Zev Yaroslavsky debuts book at Chevalier’s

| June 1, 2023 | 0 Comments

ZEV YAROSLAVSKY and Mayor Eric Garcetti in the Miracle Mile with subway tunnel boring machine cutterhead in 2018

Two days before distribution of the June issue of the Larchmont Chronicle, Larchmont Boulevard was the scene of the launch for the long-awaited memoir by local resident and resilient elected official Zev Yaroslavsky. “Zev’s Los Angeles” made its debut at a talk and signing at Chevalier’s Books on May 30.

The book is an informative recollection that anyone familiar with the local political scene for the past fifty years will find fascinating reading that reminds us of the evolution of our city and takes us behind the scenes in City Hall, the County Hall of Administration and other seats of power. In Yaroslavsky’s case, he consistently used his increasing power for the public good.

Now a faculty member at his college alma mater, UCLA, the author is a product of this community, having attended Melrose Avenue Elementary, Bancroft Junior High and Fairfax High. The book’s 23 chapters chart the passage of Yaroslavsky’s family from Belarus to Boyle Heights to the Fairfax area, and they chart the route of the future city councilman and county supervisor to UCLA and beyond.

To local news junkies (this writer included) those 23 chapters — and the touching Dedication and informative Epilogue, Acknowledgments, Endnotes and Index — chronicle Yaroslavsky’s advocacy for his constituents. Described is his growing attention to residential neighborhoods after experiencing the pressures for high-rise development in Century City and along the Wilshire Corridor in Westwood. That experience led him to successfully urge city voters to enact Proposition U in 1986 — to reduce commercial (not residential) zoning and density along neighborhood-serving commercial streets like Pico Boulevard and Fairfax Avenue.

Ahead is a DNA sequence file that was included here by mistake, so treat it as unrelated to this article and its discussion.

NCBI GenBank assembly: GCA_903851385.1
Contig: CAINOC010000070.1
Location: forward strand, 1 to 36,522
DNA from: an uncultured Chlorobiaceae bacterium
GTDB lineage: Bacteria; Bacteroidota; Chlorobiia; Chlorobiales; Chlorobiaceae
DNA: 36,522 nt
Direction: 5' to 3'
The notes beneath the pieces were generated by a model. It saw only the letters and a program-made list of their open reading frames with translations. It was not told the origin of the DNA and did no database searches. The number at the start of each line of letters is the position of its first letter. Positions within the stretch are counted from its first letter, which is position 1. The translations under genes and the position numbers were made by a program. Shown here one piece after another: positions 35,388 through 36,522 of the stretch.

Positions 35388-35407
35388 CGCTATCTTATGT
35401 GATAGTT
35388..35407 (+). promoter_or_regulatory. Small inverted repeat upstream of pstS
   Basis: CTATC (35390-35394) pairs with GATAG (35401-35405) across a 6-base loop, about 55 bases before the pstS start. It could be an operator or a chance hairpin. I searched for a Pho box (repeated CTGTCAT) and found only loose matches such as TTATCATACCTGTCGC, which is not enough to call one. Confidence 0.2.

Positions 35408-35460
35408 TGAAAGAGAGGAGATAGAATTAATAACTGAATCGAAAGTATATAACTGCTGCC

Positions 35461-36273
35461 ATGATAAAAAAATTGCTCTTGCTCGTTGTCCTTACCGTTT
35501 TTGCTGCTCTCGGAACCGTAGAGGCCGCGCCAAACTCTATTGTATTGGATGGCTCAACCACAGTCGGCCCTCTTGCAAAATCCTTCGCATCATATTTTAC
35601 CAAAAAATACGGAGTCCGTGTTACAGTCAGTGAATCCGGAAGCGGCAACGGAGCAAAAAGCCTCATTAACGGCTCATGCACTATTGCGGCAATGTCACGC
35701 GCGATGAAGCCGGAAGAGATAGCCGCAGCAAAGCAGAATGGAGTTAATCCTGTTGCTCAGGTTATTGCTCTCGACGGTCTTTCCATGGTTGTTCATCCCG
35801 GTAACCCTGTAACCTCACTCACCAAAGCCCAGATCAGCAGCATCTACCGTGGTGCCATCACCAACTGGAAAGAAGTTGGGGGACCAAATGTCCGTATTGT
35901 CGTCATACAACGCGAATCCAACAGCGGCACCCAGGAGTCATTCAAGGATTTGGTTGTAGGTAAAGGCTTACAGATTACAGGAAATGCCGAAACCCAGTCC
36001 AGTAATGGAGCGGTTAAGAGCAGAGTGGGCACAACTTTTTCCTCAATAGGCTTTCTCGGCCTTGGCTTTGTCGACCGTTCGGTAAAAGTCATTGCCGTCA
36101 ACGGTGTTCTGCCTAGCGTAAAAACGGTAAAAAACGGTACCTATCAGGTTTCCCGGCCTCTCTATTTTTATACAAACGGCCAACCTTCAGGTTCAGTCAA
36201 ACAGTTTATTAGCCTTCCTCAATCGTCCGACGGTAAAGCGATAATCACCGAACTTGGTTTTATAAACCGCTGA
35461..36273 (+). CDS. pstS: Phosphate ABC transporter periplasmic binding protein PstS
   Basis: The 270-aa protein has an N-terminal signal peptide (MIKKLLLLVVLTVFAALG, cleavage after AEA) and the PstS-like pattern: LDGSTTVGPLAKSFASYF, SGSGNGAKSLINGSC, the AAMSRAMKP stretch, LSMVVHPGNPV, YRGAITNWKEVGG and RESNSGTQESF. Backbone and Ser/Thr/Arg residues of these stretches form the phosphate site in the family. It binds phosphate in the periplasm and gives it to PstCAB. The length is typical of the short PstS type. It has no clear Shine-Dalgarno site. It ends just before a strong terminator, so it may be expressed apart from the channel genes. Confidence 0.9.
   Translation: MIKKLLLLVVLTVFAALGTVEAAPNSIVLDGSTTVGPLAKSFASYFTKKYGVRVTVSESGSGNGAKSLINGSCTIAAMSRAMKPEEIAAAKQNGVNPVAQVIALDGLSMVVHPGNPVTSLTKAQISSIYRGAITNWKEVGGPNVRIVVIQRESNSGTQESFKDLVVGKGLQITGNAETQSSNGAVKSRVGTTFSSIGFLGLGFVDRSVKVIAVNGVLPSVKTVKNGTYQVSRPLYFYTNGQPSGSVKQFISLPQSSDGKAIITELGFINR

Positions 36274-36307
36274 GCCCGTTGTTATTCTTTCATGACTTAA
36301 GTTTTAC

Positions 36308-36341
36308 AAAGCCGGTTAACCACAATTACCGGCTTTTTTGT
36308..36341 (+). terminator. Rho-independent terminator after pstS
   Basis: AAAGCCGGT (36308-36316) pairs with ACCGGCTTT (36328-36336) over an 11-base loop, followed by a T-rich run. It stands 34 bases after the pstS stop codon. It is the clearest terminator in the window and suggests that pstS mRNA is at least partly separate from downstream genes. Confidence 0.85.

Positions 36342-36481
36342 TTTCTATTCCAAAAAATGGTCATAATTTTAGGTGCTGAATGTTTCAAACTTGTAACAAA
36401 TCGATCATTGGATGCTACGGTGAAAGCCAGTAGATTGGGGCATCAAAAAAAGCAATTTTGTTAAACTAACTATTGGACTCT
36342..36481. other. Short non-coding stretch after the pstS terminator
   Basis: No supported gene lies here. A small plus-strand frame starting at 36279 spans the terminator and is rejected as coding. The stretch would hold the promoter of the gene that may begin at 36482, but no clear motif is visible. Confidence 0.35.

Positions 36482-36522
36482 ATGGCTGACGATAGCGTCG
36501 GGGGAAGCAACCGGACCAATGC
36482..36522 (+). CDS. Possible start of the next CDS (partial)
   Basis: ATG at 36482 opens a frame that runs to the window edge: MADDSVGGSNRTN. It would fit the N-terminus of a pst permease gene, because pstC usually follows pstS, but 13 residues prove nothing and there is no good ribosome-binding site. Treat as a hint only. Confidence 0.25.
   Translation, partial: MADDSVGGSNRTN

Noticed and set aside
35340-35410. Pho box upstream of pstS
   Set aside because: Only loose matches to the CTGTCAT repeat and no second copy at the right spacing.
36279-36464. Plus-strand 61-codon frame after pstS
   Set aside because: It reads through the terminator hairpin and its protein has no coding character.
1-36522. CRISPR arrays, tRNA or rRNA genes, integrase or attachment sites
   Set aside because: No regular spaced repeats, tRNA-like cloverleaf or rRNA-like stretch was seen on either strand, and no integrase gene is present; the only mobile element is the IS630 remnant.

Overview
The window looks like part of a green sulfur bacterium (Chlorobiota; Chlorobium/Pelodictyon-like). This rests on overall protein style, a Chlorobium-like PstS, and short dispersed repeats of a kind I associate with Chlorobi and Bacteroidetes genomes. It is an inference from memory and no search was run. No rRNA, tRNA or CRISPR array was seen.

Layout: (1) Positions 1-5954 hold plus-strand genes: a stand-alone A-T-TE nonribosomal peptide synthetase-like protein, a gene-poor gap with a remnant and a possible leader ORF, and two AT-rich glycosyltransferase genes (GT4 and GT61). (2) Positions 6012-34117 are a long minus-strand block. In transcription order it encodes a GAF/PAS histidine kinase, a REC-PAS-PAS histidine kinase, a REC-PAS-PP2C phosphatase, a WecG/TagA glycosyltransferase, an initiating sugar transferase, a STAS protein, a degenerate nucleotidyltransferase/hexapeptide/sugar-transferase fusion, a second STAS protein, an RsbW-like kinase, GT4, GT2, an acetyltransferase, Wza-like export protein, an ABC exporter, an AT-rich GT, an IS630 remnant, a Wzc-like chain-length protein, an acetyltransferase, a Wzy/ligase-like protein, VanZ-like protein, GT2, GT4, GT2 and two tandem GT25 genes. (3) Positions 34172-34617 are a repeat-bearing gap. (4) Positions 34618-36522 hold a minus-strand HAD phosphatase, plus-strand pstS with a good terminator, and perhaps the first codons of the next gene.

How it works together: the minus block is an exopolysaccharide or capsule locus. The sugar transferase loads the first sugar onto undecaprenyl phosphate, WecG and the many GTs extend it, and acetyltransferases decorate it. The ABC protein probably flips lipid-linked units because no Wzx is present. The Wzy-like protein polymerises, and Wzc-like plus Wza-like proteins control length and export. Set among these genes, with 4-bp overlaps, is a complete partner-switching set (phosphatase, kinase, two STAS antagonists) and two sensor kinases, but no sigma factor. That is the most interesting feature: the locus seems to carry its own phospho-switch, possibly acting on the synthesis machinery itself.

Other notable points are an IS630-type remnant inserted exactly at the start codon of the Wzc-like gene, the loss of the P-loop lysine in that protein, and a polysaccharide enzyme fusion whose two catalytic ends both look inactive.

Also being a transit junkie, I relished his Chapter 16, The Transit Revolution. He describes his trip as a County Supervisor to Curitiba, Brazil in 1999. Organized by Martha Welborne and financed by a nonprofit she created, that visit (and the tenaciousness of Yaroslavsky, described in detail in the book) led to construction of the Orange Line in the Valley.

The book is available at Chevalier’s and elsewhere.

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Category: Entertainment

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